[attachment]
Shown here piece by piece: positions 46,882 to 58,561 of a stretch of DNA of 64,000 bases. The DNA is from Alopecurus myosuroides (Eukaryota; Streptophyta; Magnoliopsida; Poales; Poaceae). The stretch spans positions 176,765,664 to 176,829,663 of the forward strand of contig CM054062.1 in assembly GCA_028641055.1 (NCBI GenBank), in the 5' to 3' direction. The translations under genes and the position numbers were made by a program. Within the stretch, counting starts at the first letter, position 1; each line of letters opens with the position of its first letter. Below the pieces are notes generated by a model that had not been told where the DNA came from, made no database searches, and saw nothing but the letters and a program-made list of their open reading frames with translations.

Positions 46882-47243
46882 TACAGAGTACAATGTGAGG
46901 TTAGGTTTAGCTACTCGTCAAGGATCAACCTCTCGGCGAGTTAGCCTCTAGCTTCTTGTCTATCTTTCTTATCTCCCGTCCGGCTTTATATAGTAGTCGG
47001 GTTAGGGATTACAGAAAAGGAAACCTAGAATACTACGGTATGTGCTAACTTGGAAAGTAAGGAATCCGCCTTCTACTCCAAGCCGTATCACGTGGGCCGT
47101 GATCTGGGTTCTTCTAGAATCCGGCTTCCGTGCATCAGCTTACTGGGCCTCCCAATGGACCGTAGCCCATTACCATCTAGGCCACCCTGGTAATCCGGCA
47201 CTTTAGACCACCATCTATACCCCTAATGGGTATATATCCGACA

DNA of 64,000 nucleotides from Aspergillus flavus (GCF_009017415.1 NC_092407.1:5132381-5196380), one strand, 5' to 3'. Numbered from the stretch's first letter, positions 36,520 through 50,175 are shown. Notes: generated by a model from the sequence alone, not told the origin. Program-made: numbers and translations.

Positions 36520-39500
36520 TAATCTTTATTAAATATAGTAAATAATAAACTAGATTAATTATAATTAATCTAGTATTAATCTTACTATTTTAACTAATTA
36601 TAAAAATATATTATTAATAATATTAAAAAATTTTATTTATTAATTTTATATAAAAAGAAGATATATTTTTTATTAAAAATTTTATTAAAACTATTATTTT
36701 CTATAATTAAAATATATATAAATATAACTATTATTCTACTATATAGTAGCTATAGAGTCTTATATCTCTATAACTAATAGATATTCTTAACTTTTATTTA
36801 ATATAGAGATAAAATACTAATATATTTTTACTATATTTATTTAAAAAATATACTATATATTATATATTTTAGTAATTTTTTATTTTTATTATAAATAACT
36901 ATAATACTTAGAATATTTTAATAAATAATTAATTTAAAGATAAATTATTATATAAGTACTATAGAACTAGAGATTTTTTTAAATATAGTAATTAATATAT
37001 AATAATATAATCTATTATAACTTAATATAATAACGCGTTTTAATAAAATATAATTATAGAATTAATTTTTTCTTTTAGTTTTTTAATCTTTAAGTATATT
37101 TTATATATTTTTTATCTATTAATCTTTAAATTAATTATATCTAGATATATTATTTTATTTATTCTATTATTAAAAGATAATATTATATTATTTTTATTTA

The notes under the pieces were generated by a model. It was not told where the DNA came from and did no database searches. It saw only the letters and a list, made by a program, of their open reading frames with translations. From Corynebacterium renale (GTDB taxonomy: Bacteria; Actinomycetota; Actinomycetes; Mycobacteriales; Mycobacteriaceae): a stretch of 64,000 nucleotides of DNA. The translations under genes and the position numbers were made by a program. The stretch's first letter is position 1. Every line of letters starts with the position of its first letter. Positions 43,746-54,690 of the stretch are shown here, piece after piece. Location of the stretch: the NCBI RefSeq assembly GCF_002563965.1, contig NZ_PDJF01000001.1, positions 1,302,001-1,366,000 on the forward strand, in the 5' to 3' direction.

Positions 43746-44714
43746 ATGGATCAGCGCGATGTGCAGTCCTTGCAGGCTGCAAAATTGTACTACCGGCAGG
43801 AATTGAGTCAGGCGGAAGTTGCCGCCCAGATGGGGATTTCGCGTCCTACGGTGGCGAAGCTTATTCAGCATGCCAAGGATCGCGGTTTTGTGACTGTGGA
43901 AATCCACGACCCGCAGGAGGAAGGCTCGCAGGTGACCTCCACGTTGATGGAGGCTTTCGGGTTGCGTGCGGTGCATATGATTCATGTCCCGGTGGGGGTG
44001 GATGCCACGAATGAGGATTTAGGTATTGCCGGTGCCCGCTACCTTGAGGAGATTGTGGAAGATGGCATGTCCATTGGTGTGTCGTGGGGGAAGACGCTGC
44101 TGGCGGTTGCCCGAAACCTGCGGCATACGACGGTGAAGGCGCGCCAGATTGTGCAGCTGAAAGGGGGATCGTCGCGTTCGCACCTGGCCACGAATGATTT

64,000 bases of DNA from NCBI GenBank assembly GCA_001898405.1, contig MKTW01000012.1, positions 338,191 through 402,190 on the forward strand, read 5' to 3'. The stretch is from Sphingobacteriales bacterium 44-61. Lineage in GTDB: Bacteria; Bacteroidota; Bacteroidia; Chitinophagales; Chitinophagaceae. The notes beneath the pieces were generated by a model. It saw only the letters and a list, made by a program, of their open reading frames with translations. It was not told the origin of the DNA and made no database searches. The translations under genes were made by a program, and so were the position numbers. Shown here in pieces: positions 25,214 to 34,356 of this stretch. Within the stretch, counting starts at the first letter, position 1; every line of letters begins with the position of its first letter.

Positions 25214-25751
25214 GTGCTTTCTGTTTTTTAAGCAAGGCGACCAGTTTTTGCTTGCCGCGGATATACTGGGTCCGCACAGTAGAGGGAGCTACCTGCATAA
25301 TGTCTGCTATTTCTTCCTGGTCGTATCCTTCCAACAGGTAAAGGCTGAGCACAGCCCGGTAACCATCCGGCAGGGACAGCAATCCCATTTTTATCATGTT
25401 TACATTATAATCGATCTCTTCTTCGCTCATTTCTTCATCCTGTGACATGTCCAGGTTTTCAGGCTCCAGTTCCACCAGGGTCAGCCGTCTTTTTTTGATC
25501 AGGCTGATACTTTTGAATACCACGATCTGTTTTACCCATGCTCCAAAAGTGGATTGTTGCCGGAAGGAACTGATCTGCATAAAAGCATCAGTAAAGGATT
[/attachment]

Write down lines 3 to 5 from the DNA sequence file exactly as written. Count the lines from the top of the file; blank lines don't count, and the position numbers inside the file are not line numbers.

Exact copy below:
46882 TACAGAGTACAATGTGAGG
46901 TTAGGTTTAGCTACTCGTCAAGGATCAACCTCTCGGCGAGTTAGCCTCTAGCTTCTTGTCTATCTTTCTTATCTCCCGTCCGGCTTTATATAGTAGTCGG
47001 GTTAGGGATTACAGAAAAGGAAACCTAGAATACTACGGTATGTGCTAACTTGGAAAGTAAGGAATCCGCCTTCTACTCCAAGCCGTATCACGTGGGCCGT